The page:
A multi-year project consisting of 400 years of computing time and nine supercomputers has decoded the avian genome, establishing an avian tree of life and revealing the explosion of bird evolution in a time when nearly everything else on earth died out.
The asteroid strike that triggered the dinosaurs’ extinction may have created an opening for birds.
“The birds we see today probably diversified into that. That’s probably why it happened so fast,” said Ed Braun, Genetics Institute member and associate professor of biology. “Can we pick out what the very first split is? The answer is that for the first time, using whole genomes, it appears we can.”
Braun worked alongside scientists from around the world to sequence 45 bird genomes representing the 10,500 living species of birds on the planet. This provides evidence that contradicts common inference of related bird species. For example, a duck may be assumed to be closely relate to other water birds, but is in fact on a separate branch of the bird tree of life created by the study.
Braun was also a principal investigator comparing three species of crocodilians – the American alligator, saltwater crocodile and Indian gharial. This study provided both a contrast to the birds but also the ability to reconstruct part of the genome of the common ancestor of archosaurs, the group that includes both crocodilians and birds.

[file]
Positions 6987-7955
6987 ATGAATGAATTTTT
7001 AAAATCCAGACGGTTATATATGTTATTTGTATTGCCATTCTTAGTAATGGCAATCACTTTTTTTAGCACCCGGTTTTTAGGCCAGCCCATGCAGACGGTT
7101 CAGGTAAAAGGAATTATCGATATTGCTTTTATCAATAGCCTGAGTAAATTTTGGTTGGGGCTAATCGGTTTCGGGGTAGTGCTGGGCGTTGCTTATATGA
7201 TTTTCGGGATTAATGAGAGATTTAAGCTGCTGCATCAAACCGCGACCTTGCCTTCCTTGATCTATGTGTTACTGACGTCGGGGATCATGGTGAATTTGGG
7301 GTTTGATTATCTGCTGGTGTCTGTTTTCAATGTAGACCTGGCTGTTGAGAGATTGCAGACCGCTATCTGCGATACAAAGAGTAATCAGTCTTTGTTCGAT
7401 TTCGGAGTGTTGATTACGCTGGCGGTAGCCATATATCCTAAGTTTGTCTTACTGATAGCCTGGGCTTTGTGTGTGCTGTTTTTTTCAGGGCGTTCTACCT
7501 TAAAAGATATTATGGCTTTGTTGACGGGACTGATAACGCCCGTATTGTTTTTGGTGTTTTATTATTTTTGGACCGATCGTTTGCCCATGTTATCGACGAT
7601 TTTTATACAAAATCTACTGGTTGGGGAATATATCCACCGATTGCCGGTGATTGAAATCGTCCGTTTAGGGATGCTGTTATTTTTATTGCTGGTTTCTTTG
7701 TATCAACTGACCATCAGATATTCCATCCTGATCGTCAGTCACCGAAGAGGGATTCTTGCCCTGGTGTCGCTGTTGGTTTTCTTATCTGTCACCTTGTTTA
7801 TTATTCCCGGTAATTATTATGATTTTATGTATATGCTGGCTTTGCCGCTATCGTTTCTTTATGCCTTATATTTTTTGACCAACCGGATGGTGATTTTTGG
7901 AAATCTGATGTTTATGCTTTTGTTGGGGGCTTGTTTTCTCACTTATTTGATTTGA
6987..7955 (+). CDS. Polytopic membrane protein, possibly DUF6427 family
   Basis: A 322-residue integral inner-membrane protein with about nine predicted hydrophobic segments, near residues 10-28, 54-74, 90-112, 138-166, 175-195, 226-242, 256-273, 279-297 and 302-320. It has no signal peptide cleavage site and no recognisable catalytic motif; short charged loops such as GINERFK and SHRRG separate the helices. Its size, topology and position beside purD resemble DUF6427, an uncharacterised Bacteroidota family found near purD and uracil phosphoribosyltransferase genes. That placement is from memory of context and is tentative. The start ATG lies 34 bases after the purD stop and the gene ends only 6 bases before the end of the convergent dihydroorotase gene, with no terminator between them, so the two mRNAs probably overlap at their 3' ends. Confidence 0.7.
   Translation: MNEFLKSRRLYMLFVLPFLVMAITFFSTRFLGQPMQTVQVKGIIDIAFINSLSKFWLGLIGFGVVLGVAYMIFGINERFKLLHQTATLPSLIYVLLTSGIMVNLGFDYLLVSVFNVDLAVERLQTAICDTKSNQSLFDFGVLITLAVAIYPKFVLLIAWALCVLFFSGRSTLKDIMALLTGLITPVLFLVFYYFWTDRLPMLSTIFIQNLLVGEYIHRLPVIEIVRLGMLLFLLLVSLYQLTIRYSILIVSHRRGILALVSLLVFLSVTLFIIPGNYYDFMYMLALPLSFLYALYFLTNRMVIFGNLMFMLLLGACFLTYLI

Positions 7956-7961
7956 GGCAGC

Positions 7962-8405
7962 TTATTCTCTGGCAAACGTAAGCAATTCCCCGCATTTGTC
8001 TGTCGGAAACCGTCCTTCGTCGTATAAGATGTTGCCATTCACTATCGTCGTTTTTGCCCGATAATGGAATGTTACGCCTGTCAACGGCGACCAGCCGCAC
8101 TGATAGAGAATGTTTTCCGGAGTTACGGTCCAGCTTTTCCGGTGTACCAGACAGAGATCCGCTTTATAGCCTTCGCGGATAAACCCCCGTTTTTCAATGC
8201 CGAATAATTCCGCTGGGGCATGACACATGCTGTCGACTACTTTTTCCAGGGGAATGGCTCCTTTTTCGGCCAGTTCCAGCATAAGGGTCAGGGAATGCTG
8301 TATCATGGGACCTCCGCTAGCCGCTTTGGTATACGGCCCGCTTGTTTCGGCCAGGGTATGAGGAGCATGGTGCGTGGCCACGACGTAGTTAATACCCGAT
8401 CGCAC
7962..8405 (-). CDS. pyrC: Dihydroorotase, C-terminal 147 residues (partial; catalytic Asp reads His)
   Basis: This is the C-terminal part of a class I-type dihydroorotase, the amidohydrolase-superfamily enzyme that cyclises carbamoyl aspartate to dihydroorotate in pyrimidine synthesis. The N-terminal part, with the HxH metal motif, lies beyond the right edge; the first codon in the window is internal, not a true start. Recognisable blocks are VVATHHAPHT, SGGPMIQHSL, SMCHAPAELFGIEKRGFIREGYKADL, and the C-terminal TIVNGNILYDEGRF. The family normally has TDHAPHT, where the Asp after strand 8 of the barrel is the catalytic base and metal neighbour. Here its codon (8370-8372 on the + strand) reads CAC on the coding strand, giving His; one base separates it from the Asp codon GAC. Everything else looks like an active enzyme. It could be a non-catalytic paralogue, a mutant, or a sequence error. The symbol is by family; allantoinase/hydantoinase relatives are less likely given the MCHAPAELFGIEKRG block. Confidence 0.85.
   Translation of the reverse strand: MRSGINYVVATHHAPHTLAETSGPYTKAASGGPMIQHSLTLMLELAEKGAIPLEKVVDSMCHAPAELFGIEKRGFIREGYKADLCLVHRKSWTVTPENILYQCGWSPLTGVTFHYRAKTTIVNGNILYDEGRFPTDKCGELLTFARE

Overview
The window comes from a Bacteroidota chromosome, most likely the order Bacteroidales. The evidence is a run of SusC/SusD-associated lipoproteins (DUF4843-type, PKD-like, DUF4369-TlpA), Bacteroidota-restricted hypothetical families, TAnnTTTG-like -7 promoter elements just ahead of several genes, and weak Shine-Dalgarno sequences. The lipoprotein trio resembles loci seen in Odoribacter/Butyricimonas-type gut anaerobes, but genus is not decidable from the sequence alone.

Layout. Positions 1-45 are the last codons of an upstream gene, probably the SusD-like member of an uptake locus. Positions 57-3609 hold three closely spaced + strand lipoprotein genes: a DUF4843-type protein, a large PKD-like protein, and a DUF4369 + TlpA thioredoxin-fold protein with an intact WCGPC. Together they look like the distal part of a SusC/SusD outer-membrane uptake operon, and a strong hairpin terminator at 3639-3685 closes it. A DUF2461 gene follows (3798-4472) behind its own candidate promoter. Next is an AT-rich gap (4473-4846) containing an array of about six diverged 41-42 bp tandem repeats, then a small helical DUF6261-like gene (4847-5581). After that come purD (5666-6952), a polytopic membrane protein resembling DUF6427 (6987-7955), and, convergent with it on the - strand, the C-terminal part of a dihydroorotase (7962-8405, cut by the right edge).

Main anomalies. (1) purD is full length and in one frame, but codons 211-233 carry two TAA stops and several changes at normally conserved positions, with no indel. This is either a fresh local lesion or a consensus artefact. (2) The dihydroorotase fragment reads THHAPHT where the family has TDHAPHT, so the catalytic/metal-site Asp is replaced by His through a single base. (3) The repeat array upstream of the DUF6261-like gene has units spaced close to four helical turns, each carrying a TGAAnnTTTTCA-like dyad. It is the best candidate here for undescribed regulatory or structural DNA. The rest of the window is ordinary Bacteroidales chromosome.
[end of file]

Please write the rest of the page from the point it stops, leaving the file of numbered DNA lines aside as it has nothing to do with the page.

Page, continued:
Crocodilians’ slow evolution, in contrast to birds’ rapid evolution, provides an excellent opportunity for researchers to study their DNA and discover more in the genetic structure.
“We were able to see evidence of viral infections that occurred during the age of the dinosaurs. The oldest we found is 200 million years old,” said Braun. “The fact that you can find ancient viruses in genomes is very cool.”
Original press release: http://news.ufl.edu/archive/2014/12/decoding-the-tree-of-life-uf-geneticist-contributes-to-groundbreaking-study-of-bird-evolution.html
Bird Tree of Life image credit: Julie McMahon, University of Illinois.